Many of the aspects of microclimates that affect plant ecology also apply to agriculture. Good farmers plan their planting to avoid unfavorable microclimates— avoiding frost pockets for sensitive crops, and allowing for the effect of aspect on temperature or water balance. They can also try to make new microclimates which will favor the plants they are growing. Shelter belts of planted trees or bushes create a drag that slows down the drying or cooling winds that blow across farmland. The effect of a shelter belt of trees on wind speed can extend across the field as far as 20 to 30 times the height of the trees.
Greenhouses and other covers in agriculture are all about forming a microclimate. It used to be thought that greenhouses worked mainly by letting visible light in and preventing infra-red light from leaving, because glass strongly absorbs infrared light. It is now known that in fact greenhouses mostly just heat up because (having a roof on the top) they prevent heated air from rising away into the atmosphere by convection, as it would outside. However the old idea has left a legacy in science in the term "greenhouse effect'' which refers to the way certain gases in the atmosphere trap heat by letting visible light in but blocking infra-red light on its way out.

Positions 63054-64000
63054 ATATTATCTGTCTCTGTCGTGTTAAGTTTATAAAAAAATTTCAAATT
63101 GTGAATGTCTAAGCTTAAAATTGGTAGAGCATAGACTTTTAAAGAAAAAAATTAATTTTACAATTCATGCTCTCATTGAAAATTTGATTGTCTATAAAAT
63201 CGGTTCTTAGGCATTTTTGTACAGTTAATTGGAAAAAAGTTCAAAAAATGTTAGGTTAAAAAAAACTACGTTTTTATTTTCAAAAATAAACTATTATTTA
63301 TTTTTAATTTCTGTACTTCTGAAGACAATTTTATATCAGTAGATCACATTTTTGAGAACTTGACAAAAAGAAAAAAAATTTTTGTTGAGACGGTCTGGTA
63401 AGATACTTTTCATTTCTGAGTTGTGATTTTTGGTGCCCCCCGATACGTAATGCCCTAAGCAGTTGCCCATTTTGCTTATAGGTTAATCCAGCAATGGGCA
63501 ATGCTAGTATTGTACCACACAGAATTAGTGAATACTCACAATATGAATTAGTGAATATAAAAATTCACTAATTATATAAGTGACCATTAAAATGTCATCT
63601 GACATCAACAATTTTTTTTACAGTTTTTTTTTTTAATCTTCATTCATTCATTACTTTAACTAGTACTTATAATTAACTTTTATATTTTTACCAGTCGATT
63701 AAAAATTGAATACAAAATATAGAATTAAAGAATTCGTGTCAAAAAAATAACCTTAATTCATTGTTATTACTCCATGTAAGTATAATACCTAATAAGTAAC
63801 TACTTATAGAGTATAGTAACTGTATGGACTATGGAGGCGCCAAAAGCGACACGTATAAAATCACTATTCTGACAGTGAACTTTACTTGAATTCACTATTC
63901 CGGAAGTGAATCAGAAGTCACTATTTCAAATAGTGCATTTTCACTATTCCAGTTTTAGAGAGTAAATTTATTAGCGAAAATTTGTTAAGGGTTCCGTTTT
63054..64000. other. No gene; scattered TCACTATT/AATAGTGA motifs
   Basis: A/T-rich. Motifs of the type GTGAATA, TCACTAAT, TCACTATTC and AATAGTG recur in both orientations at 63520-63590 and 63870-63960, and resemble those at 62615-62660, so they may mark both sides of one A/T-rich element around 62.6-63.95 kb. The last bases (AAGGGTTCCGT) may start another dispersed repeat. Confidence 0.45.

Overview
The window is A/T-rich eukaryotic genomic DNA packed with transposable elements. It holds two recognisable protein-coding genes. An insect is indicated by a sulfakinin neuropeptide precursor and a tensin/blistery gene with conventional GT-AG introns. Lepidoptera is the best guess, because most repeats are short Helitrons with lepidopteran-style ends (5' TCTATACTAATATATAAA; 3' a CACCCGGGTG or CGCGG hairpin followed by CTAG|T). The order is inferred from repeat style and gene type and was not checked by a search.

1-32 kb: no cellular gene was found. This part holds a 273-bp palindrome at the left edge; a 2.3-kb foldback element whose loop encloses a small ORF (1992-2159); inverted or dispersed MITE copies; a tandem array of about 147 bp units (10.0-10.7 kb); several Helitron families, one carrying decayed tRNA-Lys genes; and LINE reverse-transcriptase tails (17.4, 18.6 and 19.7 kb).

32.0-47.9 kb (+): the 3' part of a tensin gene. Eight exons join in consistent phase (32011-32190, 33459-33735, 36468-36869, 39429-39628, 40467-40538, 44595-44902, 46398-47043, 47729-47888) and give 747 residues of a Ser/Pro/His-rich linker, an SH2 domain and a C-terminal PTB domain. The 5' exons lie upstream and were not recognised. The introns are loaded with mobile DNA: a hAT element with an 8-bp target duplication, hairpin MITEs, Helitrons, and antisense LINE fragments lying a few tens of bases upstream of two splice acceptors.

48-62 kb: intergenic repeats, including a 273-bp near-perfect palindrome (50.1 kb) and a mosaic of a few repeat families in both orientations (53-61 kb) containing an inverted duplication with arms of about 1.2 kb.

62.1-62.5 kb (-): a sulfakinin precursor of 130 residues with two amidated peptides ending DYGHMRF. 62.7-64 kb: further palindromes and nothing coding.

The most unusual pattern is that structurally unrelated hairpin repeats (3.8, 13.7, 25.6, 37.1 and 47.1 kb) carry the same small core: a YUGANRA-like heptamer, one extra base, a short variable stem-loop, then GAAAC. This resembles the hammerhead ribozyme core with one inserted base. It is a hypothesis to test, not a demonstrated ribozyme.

The shade and coolness of the forest understory is artificially created in agro-forestry, a mainly tropical practice of growing crop plants under and between rows of trees. Many plants, such as cocoa bushes, do especially well when shaded like this, because they are descended from wild plants which naturally grow in the forest understory.
Citrus growers in California or Florida sometimes resort to putting radiant heaters in the open air of the orchards if a frost is threatening; it is a very inefficient use of fossil fuel energy, but often works just well enough to keep frost off the plants. In another trick to save crops, rice farmers in northern Japan often raise the water level in their rice fields to flood the plants with a layer of insulating water to protect them against a sudden cold spell, during the most sensitive period when the rice is flowering and the grains are beginning to form.
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